Most of the time when I do short bakes, 40-50secs, I have a pretty pale dough with lots of black dots, sometimes it also happenes that it's doughy in the inside of the rim (not cooked through) but the outside almost burned.
I would think the problem might be my stretching skills and fermentation not being optimal, but I can't really define what's going wrong there.

Offline TXCraig1

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Re: Da Michele Dough
« Reply #32 on: August 05, 2018, 08:18:29 AM »
@TXCraig1
I have a question, how do you get your pizza to be that brown?
Most of the time when I do short bakes, 40-50secs, I have a pretty pale dough with lots of black dots, sometimes it also happenes that it's doughy in the inside of the rim (not cooked through) but the outside almost burned.
I would think the problem might be my stretching skills and fermentation not being optimal, but I can't really define what's going wrong there.

I think sufficient top heat is the most important factor: low dome, rolling flame, etc. When I use my Acunto, I keep a log burning and flame rolling across the top of the tome. In the Pizza Party, the gas flame is on high and the top is glowing red. I think room temperature fermentation is also important to even browning. Cold ferments seem to lean more towards the high-contrast (black on white) leoparding.
"We make great pizza, with sourdough when we can, baker's yeast when we must, but always great pizza."  
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Offline Heikjo

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Re: Da Michele Dough
« Reply #33 on: August 05, 2018, 10:14:00 AM »
Is consistent dough temp when opening into skins important on low bake times? Does 10º C make more of a difference (if it makes any) than it would on a NY style with 6-8 minutes bake time? For instance if you ferment at 18C and open one dough straight from the fermentation box and let another one get up to 25º C before opening.
-Heine. Mostly Neapolitan sourdough pizzas in an electric Effeuno P134H.

Offline TXCraig1

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Re: Da Michele Dough
« Reply #34 on: August 05, 2018, 02:56:05 PM »
I don't know. I know that I don't like working with warm or cold dough, so my dough is generally 70ish.
"We make great pizza, with sourdough when we can, baker's yeast when we must, but always great pizza."  
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Offline ebpizza

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Re: Da Michele Dough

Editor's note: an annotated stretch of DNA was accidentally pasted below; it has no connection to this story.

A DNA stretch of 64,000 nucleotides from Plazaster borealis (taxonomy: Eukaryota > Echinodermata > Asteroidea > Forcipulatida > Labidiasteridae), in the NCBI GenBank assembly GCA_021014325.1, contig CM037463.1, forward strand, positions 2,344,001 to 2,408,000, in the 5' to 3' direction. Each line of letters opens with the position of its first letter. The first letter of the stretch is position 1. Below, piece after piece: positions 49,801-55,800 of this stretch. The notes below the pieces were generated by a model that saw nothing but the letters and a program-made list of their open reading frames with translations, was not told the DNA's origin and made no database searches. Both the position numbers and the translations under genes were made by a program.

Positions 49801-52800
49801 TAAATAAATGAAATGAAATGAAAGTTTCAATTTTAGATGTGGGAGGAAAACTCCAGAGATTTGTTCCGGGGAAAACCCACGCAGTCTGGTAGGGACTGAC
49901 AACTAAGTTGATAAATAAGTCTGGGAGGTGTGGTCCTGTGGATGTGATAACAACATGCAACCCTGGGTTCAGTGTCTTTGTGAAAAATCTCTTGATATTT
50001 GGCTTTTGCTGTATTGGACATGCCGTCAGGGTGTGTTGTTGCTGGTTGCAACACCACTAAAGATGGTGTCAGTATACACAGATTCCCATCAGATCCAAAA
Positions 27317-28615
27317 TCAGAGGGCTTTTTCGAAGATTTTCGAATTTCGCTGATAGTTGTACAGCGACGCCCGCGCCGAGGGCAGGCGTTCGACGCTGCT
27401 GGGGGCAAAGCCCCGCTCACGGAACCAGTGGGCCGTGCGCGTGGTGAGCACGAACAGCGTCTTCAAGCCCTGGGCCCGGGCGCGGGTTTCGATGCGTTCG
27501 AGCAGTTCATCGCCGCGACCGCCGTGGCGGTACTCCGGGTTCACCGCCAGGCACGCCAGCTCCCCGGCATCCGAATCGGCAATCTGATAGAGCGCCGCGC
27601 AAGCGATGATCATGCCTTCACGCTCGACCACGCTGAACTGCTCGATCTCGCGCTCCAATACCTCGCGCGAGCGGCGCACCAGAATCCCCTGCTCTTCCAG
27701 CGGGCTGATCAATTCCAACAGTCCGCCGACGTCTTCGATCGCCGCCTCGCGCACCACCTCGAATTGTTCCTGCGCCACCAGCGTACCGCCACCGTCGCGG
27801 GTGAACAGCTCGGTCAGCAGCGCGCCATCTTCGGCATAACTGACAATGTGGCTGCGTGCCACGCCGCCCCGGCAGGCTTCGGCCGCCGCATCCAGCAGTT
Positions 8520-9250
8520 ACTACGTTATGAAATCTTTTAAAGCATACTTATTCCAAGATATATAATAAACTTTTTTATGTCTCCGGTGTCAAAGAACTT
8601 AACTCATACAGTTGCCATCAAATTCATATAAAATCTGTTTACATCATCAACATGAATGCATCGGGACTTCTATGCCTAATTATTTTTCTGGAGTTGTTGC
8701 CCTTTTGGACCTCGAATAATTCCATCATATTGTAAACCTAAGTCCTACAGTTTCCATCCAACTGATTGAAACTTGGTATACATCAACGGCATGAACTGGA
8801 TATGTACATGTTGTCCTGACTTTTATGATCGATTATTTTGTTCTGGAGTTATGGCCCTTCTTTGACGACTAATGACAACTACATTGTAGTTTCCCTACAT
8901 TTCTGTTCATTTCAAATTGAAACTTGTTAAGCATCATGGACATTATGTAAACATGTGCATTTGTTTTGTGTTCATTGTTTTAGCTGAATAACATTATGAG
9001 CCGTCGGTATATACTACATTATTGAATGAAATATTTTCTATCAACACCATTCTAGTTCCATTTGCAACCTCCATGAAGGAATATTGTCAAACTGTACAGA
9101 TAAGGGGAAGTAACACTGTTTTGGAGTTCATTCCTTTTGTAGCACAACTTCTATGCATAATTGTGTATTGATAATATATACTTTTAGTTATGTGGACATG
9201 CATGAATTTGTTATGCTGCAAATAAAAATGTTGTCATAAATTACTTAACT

« Reply #35 on: February 15, 2019, 06:57:55 AM »
New video released today. While only a home recipe was provided, it did provide some interesting info about their process: Bulk 24h / Ball 4-5h and balls are about 300-320g.


« Last Edit: February 15, 2019, 07:03:12 AM by ebpizza »

Online jsaras

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Re: Da Michele Dough
« Reply #36 on: February 15, 2019, 09:42:18 AM »
New video released today. While only a home recipe was provided, it did provide some interesting info about their process: Bulk 24h / Ball 4-5h and balls are about 300-320g.




...and 40 second bakes!!
Things have never been more like today than they are right now.

Offline Rolls

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Re: Da Michele Dough
« Reply #37 on: February 15, 2019, 10:29:18 AM »
Thanks to ebpizza for posting the video. Here's the rundown in English:
  • 100% 00 Flour (Caputo Pizzeria blue bag)
  • 50% Water - more added if needed
  • 3% Salt
  • 0.5% Compressed Yeast - for 12 hour fermentation

Water (temperature unspecified) is placed in mixing bowl of a fork mixer to which the salt and yeast are added. Flour is added gradually until the desired consistency or "punto di pasta" is reached. This can take up to 40 minutes in the fork mixer. The dough will have a satiny appearance and show some elasticity when handled. The dough is bulk fermented (temperature unspecified) for 24 hours in what appears to be a dough trough. The dough is hand portioned into 300-320 g pieces and formed into balls and proofed for 4-5 hrs (temperature unspecified) in plastic dough trays. The dough balls are stretched into skins, dressed and baked in the WFO (500°C) for about 40 seconds.

Toppings for Margherita:
Pomodoro Campano
Fior di latte D'Agerola
Olio di Semi (seed oil)
Pecorino Romano

Toppings for Marinara:
Pomodoro Campano
Aglio (garlic)
Origano
Olio di Semi (seed oil)

Note:  The instructions for the home recipe are to use 5 g of CY per kilo of flour for a 12 hour bulk fermentation. In the pizzeria, the dough is fermented for 24 hours but the yeast quantity is not really specified.


Rolls
« Last Edit: February 15, 2019, 12:55:48 PM by Rolls »
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Offline mmille24

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Re: Da Michele Dough
« Reply #38 on: February 15, 2019, 11:14:39 AM »
50% water?!?!?

That's it?

Offline ebpizza

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Re: Da Michele Dough
« Reply #39 on: February 15, 2019, 11:53:29 AM »
I think any reference to a recipe he gives is for home use. He probably was guessing on the water amount for the home. Keep in mind these videos are to promote Caputo flour for home use, so that is their targeted audience.  They probably just guess.